Year after year this decade, construction cranes and work crews in metro Denver have gotten only busier. But activity may finally take a breather, according to a forecast from a leading cost estimation firm.
“Denver has been one the hottest markets across the country since 2013 and 2014,” said Dan Pomfrett, a regional director with Cumming. “We expect this (slowdown) to be more of a market catching up with itself than a recession.”
Cumming predicts that construction spending in metro Denver will drop about 8 percent this year, led by an 11.5 percent decline in residential construction activity. In dollar terms, construction spending in metro Denver will drop from a high of $20.6 billion last year to $18.95 billion this year.
Residential construction, which includes apartments and single-family homes, will drop from $13.1 billion to $11.6 billion, making it the largest contributor to this year’s decline. Spending on schools and health care facilities will continue to rise this year while spending on commercial buildings and manufacturing plant construction will flatten out. Infrastructure spending will drop 3 percent.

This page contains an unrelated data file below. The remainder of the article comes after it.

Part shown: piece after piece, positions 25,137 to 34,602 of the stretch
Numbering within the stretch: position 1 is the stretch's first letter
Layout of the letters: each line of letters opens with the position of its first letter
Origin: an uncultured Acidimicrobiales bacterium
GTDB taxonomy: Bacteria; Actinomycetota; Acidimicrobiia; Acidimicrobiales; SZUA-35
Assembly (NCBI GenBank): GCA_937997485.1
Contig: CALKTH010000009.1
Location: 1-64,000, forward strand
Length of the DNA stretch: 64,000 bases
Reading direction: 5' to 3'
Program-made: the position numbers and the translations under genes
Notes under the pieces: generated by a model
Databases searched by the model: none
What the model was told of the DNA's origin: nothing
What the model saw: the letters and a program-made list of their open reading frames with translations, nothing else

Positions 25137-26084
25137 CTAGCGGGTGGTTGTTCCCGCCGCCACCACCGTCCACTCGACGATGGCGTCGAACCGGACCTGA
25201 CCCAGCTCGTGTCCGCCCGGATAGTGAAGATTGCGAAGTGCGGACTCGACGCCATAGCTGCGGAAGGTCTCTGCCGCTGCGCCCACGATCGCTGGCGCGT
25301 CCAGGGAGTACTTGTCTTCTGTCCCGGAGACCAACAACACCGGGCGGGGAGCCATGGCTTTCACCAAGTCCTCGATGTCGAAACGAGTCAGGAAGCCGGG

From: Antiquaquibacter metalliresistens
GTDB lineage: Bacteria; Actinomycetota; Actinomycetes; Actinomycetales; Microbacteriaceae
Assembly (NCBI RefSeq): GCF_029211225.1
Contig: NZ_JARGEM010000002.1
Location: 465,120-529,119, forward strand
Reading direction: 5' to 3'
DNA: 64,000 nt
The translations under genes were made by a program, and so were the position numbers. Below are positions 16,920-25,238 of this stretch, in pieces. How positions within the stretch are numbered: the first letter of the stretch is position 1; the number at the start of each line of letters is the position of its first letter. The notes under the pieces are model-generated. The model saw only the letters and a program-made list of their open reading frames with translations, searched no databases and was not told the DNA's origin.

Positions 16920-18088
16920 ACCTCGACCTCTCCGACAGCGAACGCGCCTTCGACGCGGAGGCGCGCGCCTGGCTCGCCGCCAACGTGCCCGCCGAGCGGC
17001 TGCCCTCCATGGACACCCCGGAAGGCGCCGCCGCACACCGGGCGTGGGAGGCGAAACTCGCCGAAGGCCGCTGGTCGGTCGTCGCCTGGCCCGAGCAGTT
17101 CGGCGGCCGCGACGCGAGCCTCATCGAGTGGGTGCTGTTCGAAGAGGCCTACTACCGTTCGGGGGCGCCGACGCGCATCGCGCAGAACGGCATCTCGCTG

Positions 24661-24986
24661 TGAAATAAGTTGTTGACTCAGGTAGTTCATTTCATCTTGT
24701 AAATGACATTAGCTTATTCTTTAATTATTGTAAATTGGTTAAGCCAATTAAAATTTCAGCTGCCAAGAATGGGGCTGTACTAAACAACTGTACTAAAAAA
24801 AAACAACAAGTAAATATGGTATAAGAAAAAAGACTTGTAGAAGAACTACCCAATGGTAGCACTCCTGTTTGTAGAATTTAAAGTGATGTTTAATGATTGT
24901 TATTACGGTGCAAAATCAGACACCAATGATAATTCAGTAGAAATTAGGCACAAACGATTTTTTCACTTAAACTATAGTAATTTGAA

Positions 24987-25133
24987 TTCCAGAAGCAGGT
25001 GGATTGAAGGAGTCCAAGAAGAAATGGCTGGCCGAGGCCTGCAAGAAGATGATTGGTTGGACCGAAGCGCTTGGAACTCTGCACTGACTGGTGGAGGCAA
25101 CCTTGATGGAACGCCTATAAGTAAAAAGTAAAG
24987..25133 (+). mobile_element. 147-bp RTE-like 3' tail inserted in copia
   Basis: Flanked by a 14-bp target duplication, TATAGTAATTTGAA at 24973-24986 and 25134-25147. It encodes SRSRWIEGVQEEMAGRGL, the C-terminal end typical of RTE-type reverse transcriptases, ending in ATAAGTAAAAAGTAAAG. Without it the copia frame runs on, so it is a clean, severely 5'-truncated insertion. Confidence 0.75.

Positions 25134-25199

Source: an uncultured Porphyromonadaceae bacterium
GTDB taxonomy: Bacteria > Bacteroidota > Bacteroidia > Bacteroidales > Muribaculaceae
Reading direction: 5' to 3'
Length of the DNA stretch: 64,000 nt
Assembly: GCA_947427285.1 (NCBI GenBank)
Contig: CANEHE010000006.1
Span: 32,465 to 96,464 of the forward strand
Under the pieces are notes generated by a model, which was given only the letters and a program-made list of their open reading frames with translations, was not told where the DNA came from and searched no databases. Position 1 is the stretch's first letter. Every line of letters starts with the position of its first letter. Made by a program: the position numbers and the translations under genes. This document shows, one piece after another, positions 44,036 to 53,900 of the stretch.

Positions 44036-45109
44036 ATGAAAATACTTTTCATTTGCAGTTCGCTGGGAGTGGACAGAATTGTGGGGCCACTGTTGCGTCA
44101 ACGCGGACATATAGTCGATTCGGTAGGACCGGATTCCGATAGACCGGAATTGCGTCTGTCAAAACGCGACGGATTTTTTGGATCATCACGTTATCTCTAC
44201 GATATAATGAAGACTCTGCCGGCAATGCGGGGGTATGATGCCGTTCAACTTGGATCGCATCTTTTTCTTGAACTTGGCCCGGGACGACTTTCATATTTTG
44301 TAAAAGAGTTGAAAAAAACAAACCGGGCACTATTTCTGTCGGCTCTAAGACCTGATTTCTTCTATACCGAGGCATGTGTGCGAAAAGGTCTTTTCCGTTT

The predicted decline isn’t huge, but the reversal will be noticeable. For the past four years, construction spending has risen an average of 12.7 percent a year in metro Denver, while home and apartment construction has risen an impressive 17.6 percent a year on average, including a 28.8 percent gain in 2016, according to Cumming.
After construction spending drops this year, Cumming forecasts it will rebound a meager 2.5 percent in 2020 and remain below 2018 levels at least through 2021 and likely longer. That’s because the company’s model, which relies on 15 to 20 criteria, predicts a U.S. recession in 2022 or 2023 that will slow building activity nationwide.
“I don’t believe that it in the least,” countered Michael Gifford, president, and CEO of the Associated General Contractors of Colorado. “We aren’t seeing a slowdown. We aren’t seeing a decrease in construction employment.”
A forecast in December from the Associated General Contractors of America called for another increase in the volume of work in Colorado in 2019, despite labor shortages.
Regarding residential, Gifford said the metro region should have added 215,000 rooftops the past decade, but only added 157,000. The deficit is a big one that will take years to backfill. Original Article Here.
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